Divorce can be devastating at any stage in life, but it can be disastrous for those who fail to prepare. There are complications that come with second and third marriages – ex spouses, stepchildren and retirement savings. More importantly the divorce rate for second marriages is over 60%. Many issues exist for previously divorced couples who remarry and together form blended families. In addition, there are assets and property that come with both parties into the new relationship that may need to be reserved for the use of their specific children, e.g., college fund accounts. Due to these complications, financial planners and attorneys have developed some helpful tips for those who decide to remarry.
First, openly discuss both of your finances. Be honest with your new spouse about any debt you have previously acquired. Let them know how much of your money is going to bills and how much you plan to give to your children.
Second, both partners need to review each other’s credit reports. You need to be completely honest about where each person stands financially. Finances are the number one reason people get divorced, be it first, second or third marriages. By disclosing this information, your new spouse can see how well you have paid your bills in the past, thereby foreshadowing how you may pay bills in the future. If there is a lot of debt or delinquency on the report, you and your new spouse can discuss actions for future improvement.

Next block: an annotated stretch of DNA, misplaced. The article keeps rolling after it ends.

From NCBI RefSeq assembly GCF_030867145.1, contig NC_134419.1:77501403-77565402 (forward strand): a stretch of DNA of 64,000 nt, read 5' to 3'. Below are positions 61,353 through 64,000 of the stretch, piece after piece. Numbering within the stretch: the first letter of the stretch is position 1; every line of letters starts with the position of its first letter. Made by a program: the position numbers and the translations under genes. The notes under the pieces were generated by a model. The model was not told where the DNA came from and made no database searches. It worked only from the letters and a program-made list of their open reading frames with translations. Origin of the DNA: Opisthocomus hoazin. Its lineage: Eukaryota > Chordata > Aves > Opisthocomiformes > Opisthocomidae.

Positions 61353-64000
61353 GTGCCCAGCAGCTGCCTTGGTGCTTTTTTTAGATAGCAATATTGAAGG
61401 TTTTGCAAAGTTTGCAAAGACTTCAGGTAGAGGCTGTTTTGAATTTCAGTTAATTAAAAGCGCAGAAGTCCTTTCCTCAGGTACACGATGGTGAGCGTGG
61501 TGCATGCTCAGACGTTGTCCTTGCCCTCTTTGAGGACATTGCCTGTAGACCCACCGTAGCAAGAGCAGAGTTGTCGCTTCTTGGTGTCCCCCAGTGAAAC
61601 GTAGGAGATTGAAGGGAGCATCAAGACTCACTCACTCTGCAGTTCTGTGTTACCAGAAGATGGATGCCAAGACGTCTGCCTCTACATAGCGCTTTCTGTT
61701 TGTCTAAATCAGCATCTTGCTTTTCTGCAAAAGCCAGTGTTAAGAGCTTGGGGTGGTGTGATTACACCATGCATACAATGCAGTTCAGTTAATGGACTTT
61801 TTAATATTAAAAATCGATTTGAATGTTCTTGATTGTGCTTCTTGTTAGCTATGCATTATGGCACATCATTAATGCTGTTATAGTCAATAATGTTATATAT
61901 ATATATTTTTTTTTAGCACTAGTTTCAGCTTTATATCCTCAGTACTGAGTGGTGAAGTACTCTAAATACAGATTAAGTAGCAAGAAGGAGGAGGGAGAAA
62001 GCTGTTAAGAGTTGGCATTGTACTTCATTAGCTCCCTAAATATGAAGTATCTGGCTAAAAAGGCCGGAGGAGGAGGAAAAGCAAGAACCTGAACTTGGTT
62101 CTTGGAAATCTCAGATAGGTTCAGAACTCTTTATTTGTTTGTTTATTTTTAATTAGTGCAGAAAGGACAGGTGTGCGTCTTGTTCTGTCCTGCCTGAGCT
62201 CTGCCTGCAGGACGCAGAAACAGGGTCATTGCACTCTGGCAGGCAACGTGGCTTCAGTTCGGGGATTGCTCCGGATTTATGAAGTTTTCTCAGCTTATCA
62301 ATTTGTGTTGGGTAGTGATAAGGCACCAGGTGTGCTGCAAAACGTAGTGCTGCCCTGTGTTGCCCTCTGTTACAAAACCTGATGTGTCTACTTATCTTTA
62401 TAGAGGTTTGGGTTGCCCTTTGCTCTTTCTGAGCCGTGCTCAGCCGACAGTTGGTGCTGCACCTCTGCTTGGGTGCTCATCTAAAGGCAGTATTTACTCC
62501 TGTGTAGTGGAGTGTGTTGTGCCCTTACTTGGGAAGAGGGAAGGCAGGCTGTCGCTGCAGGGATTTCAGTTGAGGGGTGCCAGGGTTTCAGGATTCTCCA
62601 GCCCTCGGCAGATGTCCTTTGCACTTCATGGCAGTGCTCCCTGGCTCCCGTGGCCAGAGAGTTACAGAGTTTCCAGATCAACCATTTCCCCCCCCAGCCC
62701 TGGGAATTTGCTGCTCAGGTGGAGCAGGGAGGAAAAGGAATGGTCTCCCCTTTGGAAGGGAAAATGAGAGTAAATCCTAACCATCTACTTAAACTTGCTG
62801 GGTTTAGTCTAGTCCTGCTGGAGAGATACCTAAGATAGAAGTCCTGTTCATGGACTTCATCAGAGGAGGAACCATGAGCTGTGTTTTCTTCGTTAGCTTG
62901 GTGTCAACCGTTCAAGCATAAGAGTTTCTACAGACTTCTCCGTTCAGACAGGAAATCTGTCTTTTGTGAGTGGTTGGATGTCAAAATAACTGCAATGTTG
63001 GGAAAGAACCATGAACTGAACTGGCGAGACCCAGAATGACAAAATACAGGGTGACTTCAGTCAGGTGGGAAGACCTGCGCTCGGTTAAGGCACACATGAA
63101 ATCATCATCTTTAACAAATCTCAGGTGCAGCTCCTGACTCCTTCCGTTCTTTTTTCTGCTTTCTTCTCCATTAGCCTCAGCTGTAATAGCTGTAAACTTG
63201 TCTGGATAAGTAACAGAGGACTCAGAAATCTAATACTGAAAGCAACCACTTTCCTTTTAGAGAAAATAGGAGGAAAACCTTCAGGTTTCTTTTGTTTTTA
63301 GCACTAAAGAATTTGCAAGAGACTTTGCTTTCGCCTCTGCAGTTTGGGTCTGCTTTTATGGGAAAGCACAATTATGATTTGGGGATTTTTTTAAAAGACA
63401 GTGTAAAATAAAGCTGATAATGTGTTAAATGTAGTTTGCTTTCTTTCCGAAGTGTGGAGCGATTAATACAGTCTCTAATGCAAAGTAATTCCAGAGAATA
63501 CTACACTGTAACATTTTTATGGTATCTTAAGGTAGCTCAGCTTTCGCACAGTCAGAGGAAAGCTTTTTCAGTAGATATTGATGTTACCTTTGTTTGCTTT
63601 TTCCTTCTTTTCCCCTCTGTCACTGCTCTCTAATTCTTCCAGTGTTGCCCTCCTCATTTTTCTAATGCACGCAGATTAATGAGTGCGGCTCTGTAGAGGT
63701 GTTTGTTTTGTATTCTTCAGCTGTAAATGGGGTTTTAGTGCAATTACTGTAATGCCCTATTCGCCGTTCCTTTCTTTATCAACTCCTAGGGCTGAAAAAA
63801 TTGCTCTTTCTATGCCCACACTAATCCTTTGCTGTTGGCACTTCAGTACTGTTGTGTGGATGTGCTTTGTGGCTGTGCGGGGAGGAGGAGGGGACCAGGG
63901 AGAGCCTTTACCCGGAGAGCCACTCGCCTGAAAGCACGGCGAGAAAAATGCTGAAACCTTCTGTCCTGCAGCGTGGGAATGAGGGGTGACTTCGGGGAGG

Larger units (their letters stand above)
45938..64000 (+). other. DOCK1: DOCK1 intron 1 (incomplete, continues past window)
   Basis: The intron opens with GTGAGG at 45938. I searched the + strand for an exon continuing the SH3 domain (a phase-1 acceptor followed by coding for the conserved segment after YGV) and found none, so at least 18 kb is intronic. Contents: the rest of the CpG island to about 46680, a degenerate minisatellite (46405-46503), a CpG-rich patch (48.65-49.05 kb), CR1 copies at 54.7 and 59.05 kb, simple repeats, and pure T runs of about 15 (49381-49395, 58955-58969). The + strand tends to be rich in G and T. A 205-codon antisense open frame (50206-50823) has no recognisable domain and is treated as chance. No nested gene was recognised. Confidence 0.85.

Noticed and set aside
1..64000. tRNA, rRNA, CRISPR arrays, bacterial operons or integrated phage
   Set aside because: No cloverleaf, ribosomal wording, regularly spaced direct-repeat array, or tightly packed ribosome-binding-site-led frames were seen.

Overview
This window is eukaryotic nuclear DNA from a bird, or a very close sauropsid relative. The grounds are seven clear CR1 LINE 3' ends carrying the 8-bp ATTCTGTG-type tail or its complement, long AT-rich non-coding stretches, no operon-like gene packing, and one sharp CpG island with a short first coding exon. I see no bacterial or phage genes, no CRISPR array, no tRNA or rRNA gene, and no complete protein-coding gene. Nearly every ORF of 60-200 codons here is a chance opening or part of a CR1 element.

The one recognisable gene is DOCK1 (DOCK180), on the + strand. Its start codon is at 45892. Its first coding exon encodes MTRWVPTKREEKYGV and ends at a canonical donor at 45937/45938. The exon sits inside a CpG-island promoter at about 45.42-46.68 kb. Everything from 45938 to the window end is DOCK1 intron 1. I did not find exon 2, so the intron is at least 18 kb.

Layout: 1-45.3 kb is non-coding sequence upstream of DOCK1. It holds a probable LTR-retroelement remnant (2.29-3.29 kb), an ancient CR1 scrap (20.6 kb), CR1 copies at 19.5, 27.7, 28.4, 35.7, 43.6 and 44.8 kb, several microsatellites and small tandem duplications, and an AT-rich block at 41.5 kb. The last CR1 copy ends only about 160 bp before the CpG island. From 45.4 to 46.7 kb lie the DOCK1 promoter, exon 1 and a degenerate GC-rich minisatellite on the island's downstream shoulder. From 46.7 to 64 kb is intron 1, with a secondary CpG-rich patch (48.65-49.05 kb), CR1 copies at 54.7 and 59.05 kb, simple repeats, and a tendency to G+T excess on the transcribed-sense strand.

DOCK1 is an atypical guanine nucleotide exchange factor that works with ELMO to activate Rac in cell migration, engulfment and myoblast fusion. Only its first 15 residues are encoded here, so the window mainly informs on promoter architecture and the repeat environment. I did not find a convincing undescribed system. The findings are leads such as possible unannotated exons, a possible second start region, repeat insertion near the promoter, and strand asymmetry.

Third, remember to change your beneficiaries. Many people do not understand that beneficiaries are more binding than a will. Even if you state in your will where your money should go, be sure to change your beneficiaries as well. If you want your children to receive assets, make sure you update that benefit designation.
Fourth, consider a prenuptial agreement. Without one, upon death, state law will give the surviving spouse extensive rights to the estate. The issue of prenup can sometimes be awkward or uncomfortable, so blame the evil attorney who advised this legal action.
Fifth, before you add your new partner’s name to your home, consider the consequences. The advice here is to keep your house under your name and merely allow your new spouse occupancy. Under Georgia law, any transfer to joint names is deemed as prima facie evidence that the transfer was intended as a gift. This could destroy any right to premarital interests and separate property in the event of a future divorce.
Finally it is always important to consult with an attorney (family law, tax, probate) and financial professionals (accountants, financial planners, etc.) for any thought of remarriage which will definitely impact the future of both parties, their new and old families and their extended families. A little preparation saves money and, more importantly, stress in the future.
Adapted from USA Today, May 21, 2014, Rodney Brooks.
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Disclaimer: The information posted here may not be up-to-date. It is provided strictly for your convenience only. We do not guarantee the accuracy of this information and it should not be considered legal advice.